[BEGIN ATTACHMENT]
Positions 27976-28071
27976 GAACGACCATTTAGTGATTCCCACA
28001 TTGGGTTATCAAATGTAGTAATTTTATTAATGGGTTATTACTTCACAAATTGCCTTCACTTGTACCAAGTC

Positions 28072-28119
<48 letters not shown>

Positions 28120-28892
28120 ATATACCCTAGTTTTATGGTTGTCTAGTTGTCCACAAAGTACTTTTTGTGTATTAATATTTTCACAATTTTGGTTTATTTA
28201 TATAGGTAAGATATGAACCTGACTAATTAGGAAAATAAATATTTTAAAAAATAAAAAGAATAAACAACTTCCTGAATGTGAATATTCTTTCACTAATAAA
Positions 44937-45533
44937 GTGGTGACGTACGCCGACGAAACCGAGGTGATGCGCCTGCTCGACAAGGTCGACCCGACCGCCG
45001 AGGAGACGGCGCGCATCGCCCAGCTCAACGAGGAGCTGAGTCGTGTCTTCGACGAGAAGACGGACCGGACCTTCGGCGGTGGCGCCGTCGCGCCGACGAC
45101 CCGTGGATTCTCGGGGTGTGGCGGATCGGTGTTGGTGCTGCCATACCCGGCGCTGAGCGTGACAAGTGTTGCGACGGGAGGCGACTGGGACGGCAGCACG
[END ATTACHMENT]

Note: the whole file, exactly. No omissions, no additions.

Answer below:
Positions 27976-28071
27976 GAACGACCATTTAGTGATTCCCACA
28001 TTGGGTTATCAAATGTAGTAATTTTATTAATGGGTTATTACTTCACAAATTGCCTTCACTTGTACCAAGTC

Positions 28072-28119
<48 letters not shown>

Positions 28120-28892
28120 ATATACCCTAGTTTTATGGTTGTCTAGTTGTCCACAAAGTACTTTTTGTGTATTAATATTTTCACAATTTTGGTTTATTTA
28201 TATAGGTAAGATATGAACCTGACTAATTAGGAAAATAAATATTTTAAAAAATAAAAAGAATAAACAACTTCCTGAATGTGAATATTCTTTCACTAATAAA
Positions 44937-45533
44937 GTGGTGACGTACGCCGACGAAACCGAGGTGATGCGCCTGCTCGACAAGGTCGACCCGACCGCCG
45001 AGGAGACGGCGCGCATCGCCCAGCTCAACGAGGAGCTGAGTCGTGTCTTCGACGAGAAGACGGACCGGACCTTCGGCGGTGGCGCCGTCGCGCCGACGAC
45101 CCGTGGATTCTCGGGGTGTGGCGGATCGGTGTTGGTGCTGCCATACCCGGCGCTGAGCGTGACAAGTGTTGCGACGGGAGGCGACTGGGACGGCAGCACG